Venture Capitalist

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Venture Capitalist

An individual or company that provides funding for a start-up. For example, suppose a company with little access to capital is attempting to open a new market or access an old one with a better product. It may not be able to receive loans, either because of an unproven track record or because it is already significantly in debt, and it may have exhausted financing from family and friends. A venture capitalist allows this company to begin and build upon its operations by providing necessary funding. Usually, the venture capitalist takes equity in the company in exchange for the money. Venture capital firms may also provide needed expertise in how to run a business than can help the start-up become successful.
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References in periodicals archive ?
'Once [start-ups] grow big enough, venture capital firms will use the stock market as their exit strategy.
At a certain level, many venture capital firms share a common DNA with the technology companies they fund.
Annualised at the rate of the first quarter, US venture capital firms could pull in more money in 2016 than in any year since 2000.
WTR Health is a UK-based venture capital firm that specializes in health care business.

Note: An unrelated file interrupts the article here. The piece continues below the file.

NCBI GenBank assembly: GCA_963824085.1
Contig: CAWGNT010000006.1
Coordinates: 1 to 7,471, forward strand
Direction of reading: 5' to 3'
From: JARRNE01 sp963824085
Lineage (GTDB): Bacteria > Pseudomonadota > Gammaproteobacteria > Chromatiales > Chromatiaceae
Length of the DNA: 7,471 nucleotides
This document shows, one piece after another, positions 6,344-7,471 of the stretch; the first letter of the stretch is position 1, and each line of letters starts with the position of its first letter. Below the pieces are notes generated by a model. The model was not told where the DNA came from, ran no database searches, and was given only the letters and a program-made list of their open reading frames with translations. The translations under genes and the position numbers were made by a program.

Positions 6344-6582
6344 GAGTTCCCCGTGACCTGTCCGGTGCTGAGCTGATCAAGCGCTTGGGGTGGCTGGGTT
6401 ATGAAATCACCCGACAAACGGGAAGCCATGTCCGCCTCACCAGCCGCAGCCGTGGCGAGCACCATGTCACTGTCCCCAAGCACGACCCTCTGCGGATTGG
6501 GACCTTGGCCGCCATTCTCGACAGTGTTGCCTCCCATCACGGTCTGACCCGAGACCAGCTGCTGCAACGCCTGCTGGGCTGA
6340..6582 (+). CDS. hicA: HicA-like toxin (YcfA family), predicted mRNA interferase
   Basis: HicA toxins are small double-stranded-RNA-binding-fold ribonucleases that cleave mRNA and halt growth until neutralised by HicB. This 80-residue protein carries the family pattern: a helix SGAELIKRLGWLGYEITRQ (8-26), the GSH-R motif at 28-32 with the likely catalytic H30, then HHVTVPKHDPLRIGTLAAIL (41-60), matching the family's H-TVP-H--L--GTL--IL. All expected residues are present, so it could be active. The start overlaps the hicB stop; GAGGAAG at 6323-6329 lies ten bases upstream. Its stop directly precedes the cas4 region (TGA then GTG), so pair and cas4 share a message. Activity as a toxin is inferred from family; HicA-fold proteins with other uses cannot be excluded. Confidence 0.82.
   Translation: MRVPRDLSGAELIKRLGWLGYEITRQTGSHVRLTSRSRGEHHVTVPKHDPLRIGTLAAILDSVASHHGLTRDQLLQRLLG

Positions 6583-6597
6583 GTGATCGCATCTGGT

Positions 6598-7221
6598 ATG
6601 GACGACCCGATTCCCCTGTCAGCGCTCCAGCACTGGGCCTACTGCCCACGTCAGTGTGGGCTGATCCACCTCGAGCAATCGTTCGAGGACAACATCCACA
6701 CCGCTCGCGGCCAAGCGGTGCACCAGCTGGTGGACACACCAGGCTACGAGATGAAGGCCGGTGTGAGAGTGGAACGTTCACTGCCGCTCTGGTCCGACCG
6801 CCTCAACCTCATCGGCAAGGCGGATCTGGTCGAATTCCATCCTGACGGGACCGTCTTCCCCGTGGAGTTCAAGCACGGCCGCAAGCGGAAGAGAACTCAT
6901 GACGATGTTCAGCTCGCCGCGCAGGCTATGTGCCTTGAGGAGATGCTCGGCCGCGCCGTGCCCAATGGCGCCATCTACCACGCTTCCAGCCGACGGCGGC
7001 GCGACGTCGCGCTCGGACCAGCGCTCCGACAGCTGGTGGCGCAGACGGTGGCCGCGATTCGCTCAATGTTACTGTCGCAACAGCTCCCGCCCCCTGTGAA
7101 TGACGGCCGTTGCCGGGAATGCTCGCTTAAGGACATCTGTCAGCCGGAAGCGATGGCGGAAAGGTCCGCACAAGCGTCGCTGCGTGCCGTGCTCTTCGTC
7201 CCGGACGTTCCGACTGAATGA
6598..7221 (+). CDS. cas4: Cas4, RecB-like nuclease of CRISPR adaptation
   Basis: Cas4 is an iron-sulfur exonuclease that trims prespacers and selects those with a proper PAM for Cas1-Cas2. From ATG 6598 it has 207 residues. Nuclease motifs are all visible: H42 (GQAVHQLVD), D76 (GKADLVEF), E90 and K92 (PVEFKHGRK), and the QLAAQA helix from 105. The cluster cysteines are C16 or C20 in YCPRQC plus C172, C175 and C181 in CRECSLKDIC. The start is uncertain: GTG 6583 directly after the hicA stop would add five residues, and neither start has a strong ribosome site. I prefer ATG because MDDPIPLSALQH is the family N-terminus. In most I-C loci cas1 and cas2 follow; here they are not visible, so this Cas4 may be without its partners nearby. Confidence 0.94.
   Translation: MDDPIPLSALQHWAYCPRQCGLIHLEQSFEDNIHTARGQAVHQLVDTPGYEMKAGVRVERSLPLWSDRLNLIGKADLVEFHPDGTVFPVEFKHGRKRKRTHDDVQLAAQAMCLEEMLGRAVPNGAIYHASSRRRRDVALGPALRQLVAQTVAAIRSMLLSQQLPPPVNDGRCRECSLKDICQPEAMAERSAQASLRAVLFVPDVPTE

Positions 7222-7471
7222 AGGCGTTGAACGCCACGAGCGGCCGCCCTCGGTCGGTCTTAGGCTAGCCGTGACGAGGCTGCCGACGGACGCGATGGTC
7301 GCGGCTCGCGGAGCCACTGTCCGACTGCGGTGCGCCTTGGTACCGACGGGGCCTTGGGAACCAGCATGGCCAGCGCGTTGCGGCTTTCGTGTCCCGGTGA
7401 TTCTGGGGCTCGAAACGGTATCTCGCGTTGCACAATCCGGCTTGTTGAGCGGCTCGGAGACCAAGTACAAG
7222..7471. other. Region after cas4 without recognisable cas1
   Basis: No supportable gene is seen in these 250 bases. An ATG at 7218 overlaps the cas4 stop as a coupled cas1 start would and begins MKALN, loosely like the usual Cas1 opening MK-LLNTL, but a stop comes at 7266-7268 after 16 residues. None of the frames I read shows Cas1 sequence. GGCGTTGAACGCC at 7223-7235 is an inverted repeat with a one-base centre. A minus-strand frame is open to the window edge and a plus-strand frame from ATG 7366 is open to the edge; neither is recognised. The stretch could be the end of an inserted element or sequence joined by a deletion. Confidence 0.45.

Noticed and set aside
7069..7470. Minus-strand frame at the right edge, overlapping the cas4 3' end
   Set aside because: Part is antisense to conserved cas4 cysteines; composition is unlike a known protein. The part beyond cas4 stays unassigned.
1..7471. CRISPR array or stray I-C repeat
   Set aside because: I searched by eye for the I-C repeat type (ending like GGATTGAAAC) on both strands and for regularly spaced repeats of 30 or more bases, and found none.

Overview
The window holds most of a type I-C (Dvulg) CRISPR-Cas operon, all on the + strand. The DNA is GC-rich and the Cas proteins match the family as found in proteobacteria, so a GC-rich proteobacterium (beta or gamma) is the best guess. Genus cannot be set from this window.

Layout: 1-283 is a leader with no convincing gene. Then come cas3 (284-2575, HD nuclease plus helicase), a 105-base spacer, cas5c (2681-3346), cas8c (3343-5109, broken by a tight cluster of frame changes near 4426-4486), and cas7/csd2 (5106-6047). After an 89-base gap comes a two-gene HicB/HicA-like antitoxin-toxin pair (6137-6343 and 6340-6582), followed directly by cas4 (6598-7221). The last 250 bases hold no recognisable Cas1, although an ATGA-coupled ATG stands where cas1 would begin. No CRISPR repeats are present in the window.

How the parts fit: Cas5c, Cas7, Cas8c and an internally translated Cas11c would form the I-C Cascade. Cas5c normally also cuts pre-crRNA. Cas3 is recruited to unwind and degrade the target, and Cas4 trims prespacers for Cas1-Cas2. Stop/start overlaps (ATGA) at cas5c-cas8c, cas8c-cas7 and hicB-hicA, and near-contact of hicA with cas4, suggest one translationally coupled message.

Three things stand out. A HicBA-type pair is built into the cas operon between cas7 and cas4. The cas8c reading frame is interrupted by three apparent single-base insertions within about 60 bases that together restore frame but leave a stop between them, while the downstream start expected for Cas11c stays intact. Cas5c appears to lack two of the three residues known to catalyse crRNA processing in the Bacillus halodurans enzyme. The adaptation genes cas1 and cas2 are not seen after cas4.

Each of the participating venture capital firms will be subsidized by MOEA 2% of operating expenditure, with such percentage to be as high 5% depending on the situation.
In addition, data from one hundred and thirty seven interviews with senior management at Internet and venture capital firms indicate that the investment decisions made by venture capital firms are largely reliant upon tacit knowledge to research the start-up companies and assess the viability of the business plans.
More recently, he says, it ponied up another half-million dollars when it joined in a $15 million round with two venture capital firms. "The company now has enough money to finance clinical trials," he says.
Venture capital firms, including Kleiner Perkins Caufield & Byers, New Enterprise Associates, Mohr Davidow Ventures and Bay Partners, are among TiE's corporate sponsors.
Lewis, a Harvard-trained lawyer, gained his acumen for deal making in the '70s by helping minority firms get financing from MESBICs: SBA-sponsored venture capital firms run by corporations and foundations.
Targeted to investors, researchers, analysts and venture capital firms, a charter annual subscription cost $995.
Credit Suisse First Boston recently launched the program by circulating questionnaires to venture capital firms to find suitable partners.
Venture capital firms that plan to raise at least $10 million in private capital can qualify for up to $60 million in government-guaranteed loans.

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